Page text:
The timeless quality of director Yash Chopra is most suitably seen in the ageless tale of Yash Raj's earlier film Waqt. Despite the fact that he doesn't have a story as compelling or interesting as say Silsila or Ittefaq, Waqt is forever a Yash Raj classic enabling entertainment which can mostly be attributed to Yash┬┤s masterful story telling, a talented and beautiful cast and melodious music which in itself resonates the title in being timeless.
The film revolves around Lala Kedarnath (Balraj Sahani), a well respected and rich man who from his hard work now has a very successful business, three sons who he cherishes to bits and a beautiful wife (Achla Sachdev). Life couldn't get better for Lala until disaster strikes and fate plays a cruel twist. An earthquake strikes leaving Lala KedarnathÔÇÖs entire home, business and family shattered into pieces. Kedarnath tries very hard to find his entire family after the quake but he fails.
He finds news that his eldest son is at an orphan home, but upon getting there he learns that he has run away after the owner there (Jeevan) had beaten him up. In a fit of rage Kedarnath kills him and gets himself a life sentence in jail.
Time passes and KedarnathÔÇÖs oldest son Raja (Raj Kumar) has now become a master jewel thief and a criminal at that. His middle son Ravi was found by good hearted couple and Ravi becomes a well educated lawyer while his youngest son Vijay (Shashi Kapoor) who was lucky enough to have his mom with him has finished school and has acquired his degree. Unfortunately, due to a lack of jobs he can only become a taxi driver. Through the passing of "waqt", these family members face their tribulations, trials and strive to some how meet each other.
Writer F. A. Mirza has kept the occurrences within the ranges of simplicity and allowed for each sequence to flow just as simply. Yash Chopra has ensured that his screenplay be kept within the limitations of the script and in return the last half hour of the film is simply concise and impactful. The anticipation that builds in that hour right up to the climax where the entire lost family is involved in a court case without knowing shows a command over making the film. Very clever indeed!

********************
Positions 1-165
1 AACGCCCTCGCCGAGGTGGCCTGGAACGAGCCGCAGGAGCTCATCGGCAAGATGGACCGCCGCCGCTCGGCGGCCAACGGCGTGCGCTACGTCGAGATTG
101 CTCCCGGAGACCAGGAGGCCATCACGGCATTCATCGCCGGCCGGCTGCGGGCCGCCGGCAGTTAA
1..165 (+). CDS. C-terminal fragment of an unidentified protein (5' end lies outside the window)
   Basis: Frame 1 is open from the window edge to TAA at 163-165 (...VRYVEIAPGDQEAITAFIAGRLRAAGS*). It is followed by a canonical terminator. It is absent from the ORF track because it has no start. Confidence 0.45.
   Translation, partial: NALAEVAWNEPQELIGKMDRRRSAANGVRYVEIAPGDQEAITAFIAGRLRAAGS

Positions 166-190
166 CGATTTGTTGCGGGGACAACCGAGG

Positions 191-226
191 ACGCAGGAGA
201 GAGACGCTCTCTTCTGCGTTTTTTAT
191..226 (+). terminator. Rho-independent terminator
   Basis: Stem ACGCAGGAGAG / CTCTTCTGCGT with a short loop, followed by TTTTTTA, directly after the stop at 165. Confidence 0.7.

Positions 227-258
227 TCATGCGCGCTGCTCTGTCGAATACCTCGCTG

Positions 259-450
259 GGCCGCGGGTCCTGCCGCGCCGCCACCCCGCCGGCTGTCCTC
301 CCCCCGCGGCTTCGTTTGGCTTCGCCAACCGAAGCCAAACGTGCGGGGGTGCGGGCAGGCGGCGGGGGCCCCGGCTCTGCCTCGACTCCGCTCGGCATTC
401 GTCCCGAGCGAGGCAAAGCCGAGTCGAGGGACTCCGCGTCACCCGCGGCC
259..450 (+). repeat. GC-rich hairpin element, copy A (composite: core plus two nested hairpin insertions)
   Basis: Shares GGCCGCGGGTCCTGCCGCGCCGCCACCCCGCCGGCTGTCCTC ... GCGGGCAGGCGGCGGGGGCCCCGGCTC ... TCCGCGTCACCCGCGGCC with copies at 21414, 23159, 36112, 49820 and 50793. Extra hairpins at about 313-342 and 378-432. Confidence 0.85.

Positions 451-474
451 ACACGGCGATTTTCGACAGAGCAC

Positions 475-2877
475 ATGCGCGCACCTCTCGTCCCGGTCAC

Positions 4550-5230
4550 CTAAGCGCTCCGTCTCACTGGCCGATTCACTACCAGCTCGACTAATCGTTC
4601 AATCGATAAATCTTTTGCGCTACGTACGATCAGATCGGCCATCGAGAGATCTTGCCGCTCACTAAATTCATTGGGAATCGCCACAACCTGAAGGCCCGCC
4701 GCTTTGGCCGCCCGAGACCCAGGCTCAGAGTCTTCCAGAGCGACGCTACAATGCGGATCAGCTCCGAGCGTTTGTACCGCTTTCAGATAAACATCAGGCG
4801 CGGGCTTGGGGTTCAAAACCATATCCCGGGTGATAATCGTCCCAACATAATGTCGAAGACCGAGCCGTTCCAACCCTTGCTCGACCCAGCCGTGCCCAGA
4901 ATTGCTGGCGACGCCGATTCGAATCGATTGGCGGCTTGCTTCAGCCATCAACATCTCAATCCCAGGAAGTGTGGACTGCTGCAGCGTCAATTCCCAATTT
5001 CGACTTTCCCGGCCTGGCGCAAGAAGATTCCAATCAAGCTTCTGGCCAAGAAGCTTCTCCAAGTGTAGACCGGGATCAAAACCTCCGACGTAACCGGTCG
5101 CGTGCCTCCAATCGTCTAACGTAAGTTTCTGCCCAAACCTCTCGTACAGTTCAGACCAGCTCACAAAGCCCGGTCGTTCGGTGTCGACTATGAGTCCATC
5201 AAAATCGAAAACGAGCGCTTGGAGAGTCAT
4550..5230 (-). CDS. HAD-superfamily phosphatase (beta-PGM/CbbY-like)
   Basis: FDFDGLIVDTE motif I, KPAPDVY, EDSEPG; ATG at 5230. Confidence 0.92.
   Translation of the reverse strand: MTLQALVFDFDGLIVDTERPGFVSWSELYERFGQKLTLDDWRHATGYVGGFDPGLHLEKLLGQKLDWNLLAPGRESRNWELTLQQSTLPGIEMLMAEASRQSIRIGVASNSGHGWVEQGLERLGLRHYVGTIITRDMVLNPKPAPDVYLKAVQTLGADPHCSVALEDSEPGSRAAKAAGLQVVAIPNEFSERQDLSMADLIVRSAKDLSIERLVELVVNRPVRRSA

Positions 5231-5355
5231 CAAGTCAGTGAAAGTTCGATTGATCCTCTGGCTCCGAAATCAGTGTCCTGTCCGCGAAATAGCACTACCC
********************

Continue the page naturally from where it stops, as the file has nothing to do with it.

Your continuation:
A large star cast embalms the film though the performances are not the complete attraction of the film. Raj Kumar gives the best performance in the endeavor. He looks very young and fresh here and his dialogue delivery is impeccable. He plays the thief with a heart of gold to utmost perfection and the scenes he shares with his boss or with Sadhna are great. Sunil Dutt also delivers a good performance. He depicts a very spirited and lively young man easily. However, when he is in the same frame as Raj Kumar, Raj clearly overshadows him with his booming voice and deadly presence, but that is not DuttÔÇÖs fault. His histrionics are displayed in the climax court case where he is dead set remarkable.
Shashi Kapoor has the shortest role of the cast and is clearly a disappointment. He is without a doubt a great actor, but here he hasn't been given much scope to perform. Balraj Sahani is very good in his role. His character of Lala Kedarnath is larger than life, and though this is nothing compared to roles Sahani has done in the past he works well with what he is given. From the females Sadhna has the meatiest part and performs ably. She shares good chemistry with Raj and Sunil. Sharmila Tagore in a shorter role is also good, though there is no one scene where she leaves an impact. Achla Sachdev does her role as required and the same goes for the rest of the cast. Jeevan is very un-likeable in a small cameo.
Yash ChopraÔÇÖs direction is without a doubt the major highlight of the movie. Despite the fact the story doesn't seem as innovative (and was used to death by the time 80┬┤s arrived), he directs the film with flair and passion. The movie flows very well with an excellent pace. He manages to extract wonderful performances from his cast, and full credit must go to him in the pre-climax of the movie where the court-case kicks in. He has handled it with the right amount of tension and grip. How the climax falls together is also well done. This is clearly a work of a true master storyteller, and one of the best of our time.
Musically, the music director Ravi's tunes are beautiful, but not akin to regular Yash Chopra musicals and nor is it the major attractant. The picturizations also fail to register much impact, but they are complimenting to the script.
The film also abounds in technical values which are essential in capturing the sense of the drama involved. The earthquake scene has been shot perfectly and the other technical values in the film are good. Editing is slick and the cinematography is nice.
Waqt is indeed a classic of an era gone by. It may not live up to the other Chopra classics but has its share of attractants. Whatever the case may be, it is easily worth a watch and will prove to an asset to your DVD collection.